Technology NASA’s Newest Satellite Will Scan the Universe for Undiscovered Exoplanets

17:01  13 april  2018
17:01  13 april  2018 Source:   Seeker

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On Tuesday NASA officials confirmed that the Transiting Exoplanet Survey Satellite (TESS) is on schedule to launch on April 16. It will search for undiscovered worlds. It’ s the beginning of a new era of exoplanet research.”

This April, NASA plans to launch an advanced satellite for tracking down exoplanets , fittingly called the Transiting Exoplanet Survey Satellite (or TESS for short), which should prove extremely Dark Matter Discovery: New Research Reveals It 'Doesn’t Interact With the Universe Around It'.

  NASA’s Newest Satellite Will Scan the Universe for Undiscovered Exoplanets © NASA

The space agency’s Transiting Exoplanet Survey Satellite is scheduled for launch next week and is expected to add significantly to the number of known exoplanets.NASA's Transiting Exoplanet Survey Satellite will zero in on 200,000 stars, which could potentially yield hundreds of new exoplanet discoveries. TESS will target areas of the sky where new planets will likely be easier to spot than those studied by the venerable Kepler Space Telescope, giving observatories on the ground a better chance of confirming the discovery of new exoplanets.

TESS is scheduled to launch from Vandenberg Air Force Base April 16 and will make its way to an Earth orbit with lowest and highest altitudes of 67,000 miles and 232,000 miles. It will study different parts of the sky in observing campaigns of almost one month each, ferrying data back to Earth about what it sees.

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NASA Science. Planet Hunters: Finding beauty in the universe . Related Stories. NASA ’ s Transiting Exoplanet Survey Satellite (TESS) is undergoing final preparations in Florida for its April 16 launch to find undiscovered worlds around nearby stars.

Next week, NASA is launching its new exoplanet hunter: a satellite that will stare out at the cosmos searching for never-before-seen worlds. TESS is launching on April 16th, just as NASA ’ s old exoplanet hunter is about to hang up its hat.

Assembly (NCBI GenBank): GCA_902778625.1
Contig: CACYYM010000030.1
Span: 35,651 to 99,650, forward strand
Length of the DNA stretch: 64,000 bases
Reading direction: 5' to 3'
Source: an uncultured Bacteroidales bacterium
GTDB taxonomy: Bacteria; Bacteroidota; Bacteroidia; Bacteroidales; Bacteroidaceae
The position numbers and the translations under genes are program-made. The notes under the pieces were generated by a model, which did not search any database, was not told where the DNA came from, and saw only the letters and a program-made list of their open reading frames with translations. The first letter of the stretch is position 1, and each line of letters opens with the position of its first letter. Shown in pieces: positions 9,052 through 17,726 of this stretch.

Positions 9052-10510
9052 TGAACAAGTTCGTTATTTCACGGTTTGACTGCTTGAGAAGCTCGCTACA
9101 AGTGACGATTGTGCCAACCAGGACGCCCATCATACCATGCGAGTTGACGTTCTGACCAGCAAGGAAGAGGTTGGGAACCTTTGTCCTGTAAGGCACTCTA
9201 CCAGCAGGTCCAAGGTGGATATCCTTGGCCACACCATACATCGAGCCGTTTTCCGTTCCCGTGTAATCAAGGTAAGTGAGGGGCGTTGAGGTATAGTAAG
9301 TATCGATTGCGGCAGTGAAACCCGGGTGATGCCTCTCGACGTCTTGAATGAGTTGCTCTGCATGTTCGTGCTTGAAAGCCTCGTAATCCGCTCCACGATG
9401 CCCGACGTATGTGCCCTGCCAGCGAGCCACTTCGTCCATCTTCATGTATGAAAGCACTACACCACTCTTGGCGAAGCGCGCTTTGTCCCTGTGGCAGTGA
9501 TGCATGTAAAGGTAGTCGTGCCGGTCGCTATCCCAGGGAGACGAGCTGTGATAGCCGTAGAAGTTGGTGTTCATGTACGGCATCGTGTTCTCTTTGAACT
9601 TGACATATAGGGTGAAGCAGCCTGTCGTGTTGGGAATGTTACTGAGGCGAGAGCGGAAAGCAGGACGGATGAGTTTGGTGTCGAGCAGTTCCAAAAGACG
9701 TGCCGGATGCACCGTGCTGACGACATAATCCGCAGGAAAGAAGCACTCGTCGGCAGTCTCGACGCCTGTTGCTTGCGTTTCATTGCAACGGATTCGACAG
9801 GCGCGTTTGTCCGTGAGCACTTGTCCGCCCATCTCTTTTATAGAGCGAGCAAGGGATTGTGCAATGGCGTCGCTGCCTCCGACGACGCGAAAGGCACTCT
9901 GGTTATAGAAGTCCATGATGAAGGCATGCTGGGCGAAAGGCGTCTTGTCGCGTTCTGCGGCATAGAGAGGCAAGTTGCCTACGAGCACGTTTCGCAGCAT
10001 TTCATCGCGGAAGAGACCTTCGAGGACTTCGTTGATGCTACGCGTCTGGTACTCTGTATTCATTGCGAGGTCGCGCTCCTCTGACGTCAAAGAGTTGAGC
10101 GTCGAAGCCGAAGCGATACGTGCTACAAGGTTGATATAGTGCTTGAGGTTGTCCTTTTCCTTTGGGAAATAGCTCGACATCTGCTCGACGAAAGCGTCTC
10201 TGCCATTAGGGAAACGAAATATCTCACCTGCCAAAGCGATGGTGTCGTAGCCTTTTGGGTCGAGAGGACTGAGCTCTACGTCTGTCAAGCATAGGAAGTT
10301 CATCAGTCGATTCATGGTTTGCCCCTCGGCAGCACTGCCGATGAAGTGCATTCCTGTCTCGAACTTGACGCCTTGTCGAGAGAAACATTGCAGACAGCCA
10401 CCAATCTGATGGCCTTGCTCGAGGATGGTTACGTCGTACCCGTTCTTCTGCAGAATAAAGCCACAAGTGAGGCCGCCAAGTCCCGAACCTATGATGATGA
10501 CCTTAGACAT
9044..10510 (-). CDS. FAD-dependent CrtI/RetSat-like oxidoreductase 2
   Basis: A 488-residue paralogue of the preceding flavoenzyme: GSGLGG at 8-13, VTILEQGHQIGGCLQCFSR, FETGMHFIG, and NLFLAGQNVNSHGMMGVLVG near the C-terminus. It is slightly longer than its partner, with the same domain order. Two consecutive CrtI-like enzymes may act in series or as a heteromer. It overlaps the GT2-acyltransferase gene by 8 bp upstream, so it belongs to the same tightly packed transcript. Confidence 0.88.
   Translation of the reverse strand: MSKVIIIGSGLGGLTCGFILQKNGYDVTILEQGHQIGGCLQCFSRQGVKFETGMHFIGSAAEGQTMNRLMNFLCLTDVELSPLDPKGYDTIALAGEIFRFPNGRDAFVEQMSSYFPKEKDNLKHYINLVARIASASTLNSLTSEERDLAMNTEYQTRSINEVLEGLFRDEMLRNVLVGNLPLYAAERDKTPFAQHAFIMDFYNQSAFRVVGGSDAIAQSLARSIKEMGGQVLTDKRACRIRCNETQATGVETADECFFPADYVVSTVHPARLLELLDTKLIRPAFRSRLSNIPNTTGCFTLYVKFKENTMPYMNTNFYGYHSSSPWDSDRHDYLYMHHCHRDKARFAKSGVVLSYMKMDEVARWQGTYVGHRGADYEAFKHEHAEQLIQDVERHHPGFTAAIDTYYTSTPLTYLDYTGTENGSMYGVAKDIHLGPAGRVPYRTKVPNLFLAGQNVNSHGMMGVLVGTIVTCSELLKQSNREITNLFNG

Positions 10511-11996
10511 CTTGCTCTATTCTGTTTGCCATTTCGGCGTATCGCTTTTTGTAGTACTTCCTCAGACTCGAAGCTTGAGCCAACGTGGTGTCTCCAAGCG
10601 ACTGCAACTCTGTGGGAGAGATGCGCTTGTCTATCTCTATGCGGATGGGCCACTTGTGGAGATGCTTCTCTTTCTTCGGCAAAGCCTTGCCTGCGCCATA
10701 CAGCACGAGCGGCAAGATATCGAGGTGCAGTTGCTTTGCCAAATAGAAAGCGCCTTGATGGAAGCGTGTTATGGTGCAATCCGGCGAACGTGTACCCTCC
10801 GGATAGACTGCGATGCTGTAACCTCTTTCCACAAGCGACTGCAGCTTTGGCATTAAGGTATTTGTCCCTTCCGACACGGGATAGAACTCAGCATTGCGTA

Like Kepler, TESS will examine stars and look for the telltale dimming, or “transit,” that takes place when a planet goes across the star's face. The observatory's information will be beamed back to the ground where other telescopes can look for small tugs or wobbles in the star's position, which would confirm a planet has been discovered.

"TESS was designed so the targets would be optimally based for ground-based follow up," principal investigator George Ricker, a senior scientist at the Massachusetts Institute of Technology, told Seeker. "We want to make sure we can communicate to ground-based observers the information that we get in terms of candidate transit events, or planets."

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NASA Is Launching Its Next Planet-Hunting Telescope

  NASA Is Launching Its Next Planet-Hunting Telescope Scientists are excited about the prospect the mission holds for new discoveries.The instrument, called the Transiting Exoplanet Survey Satellite and nicknamed TESS, is designed to identify thousands of exoplanets.

NASA ’ s Transiting Exoplanet Survey Satellite (TESS) is undergoing final preparations in Florida for its April 16 launch to find undiscovered worlds around nearby stars. March 28, 2018. NASA prepares to launch next mission to search sky for new worlds.